Wake Up, Herzog! Why Netanyahu's Challenger Is Looking Like a Lost Cause

What’s astounding about the Labor leader’s strategy is that while he can land a gut punch precisely on the decisive question - who will better protect our children? - he isn’t throwing the punch.

Olivier Fitoussi

The Zionist Union is looking like a lost cause. The chances that its leader, Isaac Herzog, will be the next prime minister are approaching zero.

If the election were held today, the polls say Benjamin Netanyahu would easily be able to form a government with the extreme right and the ultra-Orthodox. That’s not because people don’t care about the hedonistic lifestyle at the prime minister’s residence but because they care much more about life itself. And that’s what will determine which ballot they put in the box.

The prime minister keeps saying he’s the only one who can protect our security, protect our children and stand up to those who rise up to destroy us. In such a situation, Bibi’s trips abroad, the garden furniture and the bottle deposits pale in importance. Life itself is in the balance here.

And it’s on this very point that Herzog is making his biggest mistake. He has left the diplomatic-security stage to Netanyahu and is focusing on socioeconomic issues. As if anyone could be persuaded to vote based on the price of Milky pudding.

Israeli prime ministers have, without exception, been elected on the basis of their diplomatic-security identity card, not on the basis of their socioeconomic positions. Because, what can you do, life takes precedence over quality of life, especially in Sparta.

Has Herzog already forgotten the resounding failure of his predecessor, Shelly Yacimovich, who ran in the last election on a socioeconomic platform?

What’s astounding about Herzog’s strategy is that he has ample opportunity to land a gut punch precisely on that decisive question: Who will better protect our children? But he isn’t throwing the punch.

Let’s start with relations with the U.S. administration. Every Israeli knows that our lives depend on our relationship with our best and only friend. Every Israeli knows that intimate ties with the U.S. president are a necessary condition for our continued existence, from the supply of sophisticated military equipment to casting vetoes at the United Nations.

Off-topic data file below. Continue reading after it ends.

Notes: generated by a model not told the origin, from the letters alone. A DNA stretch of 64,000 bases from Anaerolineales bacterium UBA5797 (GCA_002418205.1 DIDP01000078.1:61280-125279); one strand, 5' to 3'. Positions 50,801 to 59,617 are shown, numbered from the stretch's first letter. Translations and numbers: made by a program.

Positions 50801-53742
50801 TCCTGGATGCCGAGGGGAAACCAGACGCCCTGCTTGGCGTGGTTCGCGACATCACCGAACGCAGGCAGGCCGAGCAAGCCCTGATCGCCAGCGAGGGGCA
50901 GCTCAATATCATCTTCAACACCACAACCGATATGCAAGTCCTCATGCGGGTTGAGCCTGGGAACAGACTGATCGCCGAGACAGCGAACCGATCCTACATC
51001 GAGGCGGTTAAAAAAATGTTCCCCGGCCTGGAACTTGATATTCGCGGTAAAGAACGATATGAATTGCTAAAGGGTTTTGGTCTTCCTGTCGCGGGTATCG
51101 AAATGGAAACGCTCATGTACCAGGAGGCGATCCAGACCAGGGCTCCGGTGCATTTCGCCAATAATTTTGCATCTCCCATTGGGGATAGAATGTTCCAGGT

But Netanyahu has destroyed our relationship with Barack Obama. He liquidated our most important strategic asset.

And it’s not just his expected speech to Congress, which is like sticking a thumb in the president’s eye. It’s also the lies he fed Obama about the sincerity of his intentions to negotiate with the Palestinians and the massive construction in the territories outside the settlement blocs.

The second security issue is Iran. Netanyahu keeps saying that he will save us from an Iranian nuclear bomb. But he’s failed.

Iran is about to become a nuclear threshold state and threaten our existence, while Netanyahu, due to his endless quarrels and disputes with Obama, has turned the president from a friend into an enemy who has no interest in taking Israel’s interests into account.

The third issue is Hamas. Netanyahu promised that he would destroy Hamas. But after 50 days of fighting in Gaza last summer, not only wasn’t Hamas destroyed, it grew stronger. Now, it is digging new tunnels and developing better missiles to prepare for the next round.

The fourth issue is our future. Every passing day increases our diplomatic isolation and endangers our very existence.

Last April Palestinian Authority President Mahmoud Abbas proposed to negotiate borders, territorial swaps and security arrangements (while leaving the issues of the refugees, Jerusalem and the right of return for the second phase).

But Netanyahu responded, “First recognize us as a Jewish state,” and thereby destroyed this chance, too. That doesn’t stop him from prating about how Israel has “no partner.”

He is thus leading us to an undemocratic binational state between the Jordan River and the Mediterranean Sea, complete with an internal terrorist war. Or to put it more bluntly, to the end of the Zionist dream.

We go to the polls in five weeks, so Herzog has no time to spare.

But he could still change direction. He could stop talking about socioeconomic issues, abandon courtesy and politesse and hammer at the one issue that will determine the election’s outcome: life itself.